Brandon (00:29:22) - Yeah, absolutely. I think if you can just copy and paste it in there, it doesn't do the client any benefit because they should just go to ChatGPT and they can ask follow up questions. And so if you're not. Can provide value, just don't add to the pile of junk on the internet. I think so. But yeah, in general, I think that's that's a good, a good kind of philosophy around that.

Brandon (00:29:46) - And do you think that. It is like a well, I guess in what instances would you rely more on that than not?

Sarah (00:29:59) - I would say it's good for brainstorming. You know, one thing that my team tried was what are ten different? Blog post approaches for a blog on heartworm in dogs or something like that. And it came up with ten different approaches that you could take. You know, maybe it's ways to prevent heartworm or, you know, like maybe it's a list or maybe it's a I don't remember all the different things that I came up with. But if you're having writer's block and you know you want to produce a blog post on this topic today, but you're just not sure how to, you want to do something that's unique, so you're not sounding like everyone else in the industry. I think it's a good way to kind of brainstorm and it it is smart, like it can it will. You can have a conversation with it, you know, like if it comes back with different ideas for you and you don't like any of them, you can ask it to regenerate.

Sarah (00:30:49) - You can even say like, um. Change this so that it includes cats as well or something like that and it will appropriately respond. So that's pretty, pretty interesting way to use it. If you have, you know, I'm actually going to try this later and this might not apply really to veterinary practices, but I'm working on an editorial piece right now for today's veterinary business. And I have interviews that I've conducted in the transcripts, and I'm going to actually copy and paste transcript interview into ChatGPT and ask it to pull out the important quotes and pieces of information. And just because I'm curious to see what it's like a 15 page PDF, I'm curious to see how long it takes it and what it comes up with. Is it going to miss important things that I would have highlighted on my own? So I'm curious about something like that. Like can you take a large piece of information and have it pull out the important parts for you? Um, I think that's an interesting idea that might be able to save me time in the future.

Sarah (00:31:50) - Um, and even a veterinarian if like a new study comes out and they want to, you know, obviously there's an abstract or something, but like, if there's something they're looking for in a, in a larger piece of information that might be useful for them.

Brandon (00:32:04) - Absolutely. That's really cool. Yeah. There's a lot of tools that I use now. Like there's one called Opus Clip which just automatically chunks down your videos into landscapes that you don't have to do any video editing. So that's really cool. And then one is called Pod Squeeze, which I upload my podcast, it transcribes it and give me all the equal chunks out of it, timestamps and everything. So this is a pretty cool and I'm excited for those kinds of tools. But I do think that you're kind of right on with using it for brainstorming and things, and I have been seeing that if I it really depends on the prompts that you give it right where if you you can have it write stuff in the style of certain famous marketers or in direct response style or clickbait style.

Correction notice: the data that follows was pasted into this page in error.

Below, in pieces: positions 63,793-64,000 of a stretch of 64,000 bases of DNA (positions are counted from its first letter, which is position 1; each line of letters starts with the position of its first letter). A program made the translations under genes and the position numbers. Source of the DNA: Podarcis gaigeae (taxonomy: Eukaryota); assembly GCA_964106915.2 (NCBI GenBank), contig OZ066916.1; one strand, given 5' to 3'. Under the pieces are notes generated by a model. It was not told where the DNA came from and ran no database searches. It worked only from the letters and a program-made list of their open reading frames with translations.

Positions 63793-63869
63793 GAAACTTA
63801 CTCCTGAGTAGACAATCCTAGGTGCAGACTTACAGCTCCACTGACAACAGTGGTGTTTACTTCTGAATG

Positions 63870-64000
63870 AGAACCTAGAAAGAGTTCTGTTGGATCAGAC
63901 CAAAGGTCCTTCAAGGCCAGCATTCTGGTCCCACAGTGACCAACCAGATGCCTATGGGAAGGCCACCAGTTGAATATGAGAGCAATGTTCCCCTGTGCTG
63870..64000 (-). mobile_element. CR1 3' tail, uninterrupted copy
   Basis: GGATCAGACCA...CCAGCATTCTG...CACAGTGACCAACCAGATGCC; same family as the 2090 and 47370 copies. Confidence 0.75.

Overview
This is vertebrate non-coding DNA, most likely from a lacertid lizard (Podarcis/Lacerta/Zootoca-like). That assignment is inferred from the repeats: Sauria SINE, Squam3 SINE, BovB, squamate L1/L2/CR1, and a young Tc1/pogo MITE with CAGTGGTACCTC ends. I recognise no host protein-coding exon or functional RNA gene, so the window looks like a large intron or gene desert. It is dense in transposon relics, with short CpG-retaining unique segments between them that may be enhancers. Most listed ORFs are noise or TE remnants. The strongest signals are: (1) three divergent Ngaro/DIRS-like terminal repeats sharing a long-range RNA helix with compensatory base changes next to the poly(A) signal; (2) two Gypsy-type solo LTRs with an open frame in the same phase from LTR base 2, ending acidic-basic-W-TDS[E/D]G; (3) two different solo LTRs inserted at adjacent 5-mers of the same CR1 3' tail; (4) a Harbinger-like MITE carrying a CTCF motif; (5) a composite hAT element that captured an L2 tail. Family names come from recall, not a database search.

Brandon (00:32:46) - And just adding those kinds of qualifiers really helps to get different results. Yeah, if you.

Sarah (00:32:51) - Already have something written like let's say you have a, you know, one of the doctors on your team wrote an email for clients and you think it's too dry or something. You know, you could copy and paste that copy into ChatGPT and say, craft an email for dog owners. Um, you know, based on this copy, but make it sound more friendly and approachable and definitely does a decent job of doing that. I mean, you're still going to have to edit, edit it for your own voice and tone and, and accuracy sometimes. But I think that it's a good starting point.

Brandon (00:33:23) - I definitely agree. And yeah, it's it's pretty creative. It's interesting. I was using it yesterday and it seems like something changed on it because I told it that it was going to be helping me as a marketing assistant. And it's like I told them what the idea was and then it said, Wow, this is a great idea, this is going to help you.

Brandon (00:33:41) - And so I think it's fantastic or something like that. And it was just really bizarre because it doesn't usually say that kind of thing. And so that kind of caught me off guard. So it's pretty that was pretty weird. But, um, one thing that I have that question for, when you think about like clients that you work with and veteran hospitals in general, when do you think that they should consider hiring a copywriter like yourself and your team versus when it's not necessarily time for them?

Sarah (00:34:09) - I mean, I think if you know what you want to say, but you don't have the time or the ability to say it yourself, I think that's a good time to consider hiring a copywriter. If you do want to put out regular content, you know whether that's okay. We want to email our clients a newsletter once a month, and we want to have blog posts that feed into that newsletter and we want to have 2 or 3 blog posts a month that feed into that. And we want to have social posts, you know, five times a week or whatever their goals are.